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The US is not pulling its weight with the Iraqi refugee crisis

April 4th, 2010 No comments

Iraqis celebrate their homeland's soccer Asian Cup victory in downtown Stockholm. (Photo: emilyarinacrossthepond.blogspot.com)

We could argue endlessly about how much the situation in Iraq has improved or worsened since the 2003 invasion. One thing should be made clear however: the Iraqi people are the best judges of the situation and the standard of living in Iraq. And we can easily measure their opinion through how they vote with their feet. Over 2 million Iraqis have been forced to internally migrate to safer areas, while another 2 million plus have left the country. The scale of this movement becomes apparent when one takes into account that Iraq has about 30 million people.

Unfortunately, most of the refugees have fled to neighboring countries in the Middle East that are poorly equipped to handle them. They are in desperate need of faltering aid as they are without adequate food, shelter, education, or a permanent place to call home. And few have returned to Iraq as very few can.

What about the United States? With millions of Iraqis having left the country, surely the leading juggernaut of the Coalition of the Willing must have been more than willing to accept many of these immigrants with open arms.

No. As of the summer of 2009, the United States has accepted about 30,000 immigrants since the invasion. That is equal to 0.01% of the total US population. Probably the most gracious western country to accept Iraqis so far has been Sweden, which currently has 49,000 recent Iraqi arrivals. Not only is this figure over 50% higher than for the US, but when you realize that Sweden’s population is a paltry 9,300,000—the sheer scale of Sweden’s help becomes apparent. That means that 0.5 percent of all people living in Sweden are recent Iraqi immigrants today. This would be the equivalent of the US having nearly 1,580,000 Iraqi immigrants—more people than who live in metropolitan New Orleans. Compare to the actual 30,000 figure, which is about the same number as the inhabitants of Kearney, Nebraska.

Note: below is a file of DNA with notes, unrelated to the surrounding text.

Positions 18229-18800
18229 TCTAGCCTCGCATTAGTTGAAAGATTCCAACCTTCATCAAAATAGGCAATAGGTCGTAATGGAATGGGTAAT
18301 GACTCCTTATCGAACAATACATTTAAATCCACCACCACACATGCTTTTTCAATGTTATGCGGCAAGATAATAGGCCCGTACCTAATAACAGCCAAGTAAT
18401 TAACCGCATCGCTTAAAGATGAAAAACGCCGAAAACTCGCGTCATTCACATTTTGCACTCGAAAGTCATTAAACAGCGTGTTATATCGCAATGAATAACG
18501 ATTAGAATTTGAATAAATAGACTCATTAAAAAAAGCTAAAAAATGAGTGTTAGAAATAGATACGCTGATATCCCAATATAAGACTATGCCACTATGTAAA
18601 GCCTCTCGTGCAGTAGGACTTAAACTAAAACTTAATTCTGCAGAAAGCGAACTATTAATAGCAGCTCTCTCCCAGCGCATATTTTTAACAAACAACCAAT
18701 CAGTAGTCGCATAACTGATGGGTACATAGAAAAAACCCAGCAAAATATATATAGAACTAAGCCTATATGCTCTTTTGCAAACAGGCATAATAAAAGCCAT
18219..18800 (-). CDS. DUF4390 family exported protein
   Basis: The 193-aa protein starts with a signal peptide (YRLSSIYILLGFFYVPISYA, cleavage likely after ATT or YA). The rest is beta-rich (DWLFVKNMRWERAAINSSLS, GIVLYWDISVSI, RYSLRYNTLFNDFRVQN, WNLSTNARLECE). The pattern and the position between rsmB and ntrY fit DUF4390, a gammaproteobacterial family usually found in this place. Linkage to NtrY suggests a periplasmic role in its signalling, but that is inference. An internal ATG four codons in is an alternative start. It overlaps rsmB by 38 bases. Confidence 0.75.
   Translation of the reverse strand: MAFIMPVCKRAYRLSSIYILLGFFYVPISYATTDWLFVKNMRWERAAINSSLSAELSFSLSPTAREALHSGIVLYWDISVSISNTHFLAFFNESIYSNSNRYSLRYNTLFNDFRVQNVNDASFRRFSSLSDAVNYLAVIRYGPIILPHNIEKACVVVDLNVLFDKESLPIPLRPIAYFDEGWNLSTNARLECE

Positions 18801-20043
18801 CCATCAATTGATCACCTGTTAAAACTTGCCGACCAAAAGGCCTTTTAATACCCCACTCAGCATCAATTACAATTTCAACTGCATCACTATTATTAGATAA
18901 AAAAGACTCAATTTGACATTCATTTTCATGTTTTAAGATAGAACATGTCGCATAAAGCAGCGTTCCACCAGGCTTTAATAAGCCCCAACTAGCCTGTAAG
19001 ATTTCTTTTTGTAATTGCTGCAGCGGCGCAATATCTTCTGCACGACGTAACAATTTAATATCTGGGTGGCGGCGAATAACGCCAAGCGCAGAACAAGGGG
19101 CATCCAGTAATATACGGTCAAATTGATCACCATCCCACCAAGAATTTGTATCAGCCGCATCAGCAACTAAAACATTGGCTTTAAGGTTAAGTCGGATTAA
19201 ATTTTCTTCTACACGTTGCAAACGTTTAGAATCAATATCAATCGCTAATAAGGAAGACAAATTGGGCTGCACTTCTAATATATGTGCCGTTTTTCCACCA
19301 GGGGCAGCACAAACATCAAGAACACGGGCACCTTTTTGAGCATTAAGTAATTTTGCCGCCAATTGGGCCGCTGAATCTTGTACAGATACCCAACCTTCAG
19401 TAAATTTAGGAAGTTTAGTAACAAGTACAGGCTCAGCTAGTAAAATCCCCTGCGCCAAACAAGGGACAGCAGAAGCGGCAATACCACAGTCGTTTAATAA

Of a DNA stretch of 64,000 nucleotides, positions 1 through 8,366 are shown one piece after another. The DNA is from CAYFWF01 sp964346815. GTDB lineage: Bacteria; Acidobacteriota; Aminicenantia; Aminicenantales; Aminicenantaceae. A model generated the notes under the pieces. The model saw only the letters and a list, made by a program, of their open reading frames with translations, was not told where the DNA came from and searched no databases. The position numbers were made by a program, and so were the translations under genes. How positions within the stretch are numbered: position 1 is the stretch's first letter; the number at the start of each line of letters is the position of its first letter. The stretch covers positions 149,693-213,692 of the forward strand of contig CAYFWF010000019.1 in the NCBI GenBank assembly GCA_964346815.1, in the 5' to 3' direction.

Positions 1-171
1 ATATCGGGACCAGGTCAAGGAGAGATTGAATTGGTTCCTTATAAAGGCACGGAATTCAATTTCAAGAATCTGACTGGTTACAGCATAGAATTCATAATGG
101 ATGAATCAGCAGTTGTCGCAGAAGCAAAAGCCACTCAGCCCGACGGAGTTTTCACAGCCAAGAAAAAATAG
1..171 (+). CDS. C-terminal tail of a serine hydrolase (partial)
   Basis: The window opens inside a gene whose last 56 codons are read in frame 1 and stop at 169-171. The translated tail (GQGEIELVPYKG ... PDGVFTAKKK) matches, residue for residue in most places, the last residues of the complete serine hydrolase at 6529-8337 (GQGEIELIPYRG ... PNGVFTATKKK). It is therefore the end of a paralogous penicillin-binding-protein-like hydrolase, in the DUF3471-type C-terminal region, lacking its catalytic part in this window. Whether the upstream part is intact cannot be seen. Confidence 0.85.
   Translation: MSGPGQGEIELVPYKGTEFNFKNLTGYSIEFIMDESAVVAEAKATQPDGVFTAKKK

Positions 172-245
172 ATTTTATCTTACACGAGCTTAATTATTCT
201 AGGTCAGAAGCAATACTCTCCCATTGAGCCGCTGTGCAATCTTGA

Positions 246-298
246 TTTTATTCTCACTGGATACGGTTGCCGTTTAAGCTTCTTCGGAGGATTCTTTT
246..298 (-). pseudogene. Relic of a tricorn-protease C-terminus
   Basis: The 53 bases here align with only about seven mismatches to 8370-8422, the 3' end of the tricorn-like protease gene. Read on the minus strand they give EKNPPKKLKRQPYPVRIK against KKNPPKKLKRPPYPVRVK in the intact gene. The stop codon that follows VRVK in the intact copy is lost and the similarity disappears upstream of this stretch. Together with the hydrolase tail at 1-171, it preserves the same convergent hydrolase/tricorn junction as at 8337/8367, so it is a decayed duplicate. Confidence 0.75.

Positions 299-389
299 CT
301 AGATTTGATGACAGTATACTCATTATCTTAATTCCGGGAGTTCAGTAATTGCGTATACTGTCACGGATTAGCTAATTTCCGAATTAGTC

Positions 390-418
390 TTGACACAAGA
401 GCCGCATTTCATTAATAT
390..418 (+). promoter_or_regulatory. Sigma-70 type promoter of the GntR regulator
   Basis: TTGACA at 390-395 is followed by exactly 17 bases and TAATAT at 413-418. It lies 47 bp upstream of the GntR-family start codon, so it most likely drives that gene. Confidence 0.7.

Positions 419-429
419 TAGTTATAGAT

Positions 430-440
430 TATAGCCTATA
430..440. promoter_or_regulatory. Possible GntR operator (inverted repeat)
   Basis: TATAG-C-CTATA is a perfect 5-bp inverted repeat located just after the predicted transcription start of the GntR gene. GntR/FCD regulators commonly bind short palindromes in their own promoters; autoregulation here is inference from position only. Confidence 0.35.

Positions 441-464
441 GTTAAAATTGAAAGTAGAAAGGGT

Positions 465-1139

Funny, as Sweden was never in the Coalition of the Willing. In fact, it was deeply opposed to the invasion. But it’s liberal asylum laws and generous social welfare programs have made it attractive to Iraqis looking for a new home, while other European countries and the US maintain stricter controls on immigration.

The Swedish government is not amused at carrying much of a burden that they see others are not as willing to take on. The strain on social services is being felt, and apartments overloaded with over a dozen residents is not an uncommon sight. The small Swedish city of Sodertalje alone took in more Iraqi asylum seekers in 2007 than the US as a whole that year. Has the US made any efforts to increase the number of Iraqi immigrants into the country?

Sort of. For example in 2007 the US announced an increased target of 7000 Iraqi immigrants, but due to red tape only 1600 were admitted.

Iraqi refugees in Syria live in poor conditions awaiting to move on to a new life. (Photo: damascustoduncan.org)

Despite some improvements in the situation in Iraq, the millions in the refugee camps throughout the Middle East will not likely have a chance to return home. Many of them belong to religious minorities, such as the Christians, and would face discrimination, violence, or worse upon return. Thus many expect the number of asylum-applicants to continue to grow in 2010. The United States has a responsibility to further open its arms to these refugees. Not only because this refugee crisis would not exist if the US had not gone into Iraq, but because we went in with the pretense of liberating the country and giving Iraqis better lives, and we should take more concrete action for these people stuck in limbo to put our money where our mouth is. No one is advocating that we take in proportionally as many Iraqis as the Swedes, as there are limits to our resources, but would it be too much to ask to double, triple, or quadruple the current numbers we’ve let in?

http://www.theirc.org

http://www.unrefugees.org

http://news.bbc.co.uk

http://www.nowpublic.com

http://www.unrefugees.org/site/c.lfIQKSOwFqG/b.4950813/k.653D/Iraq_Refugee_Emergency.htm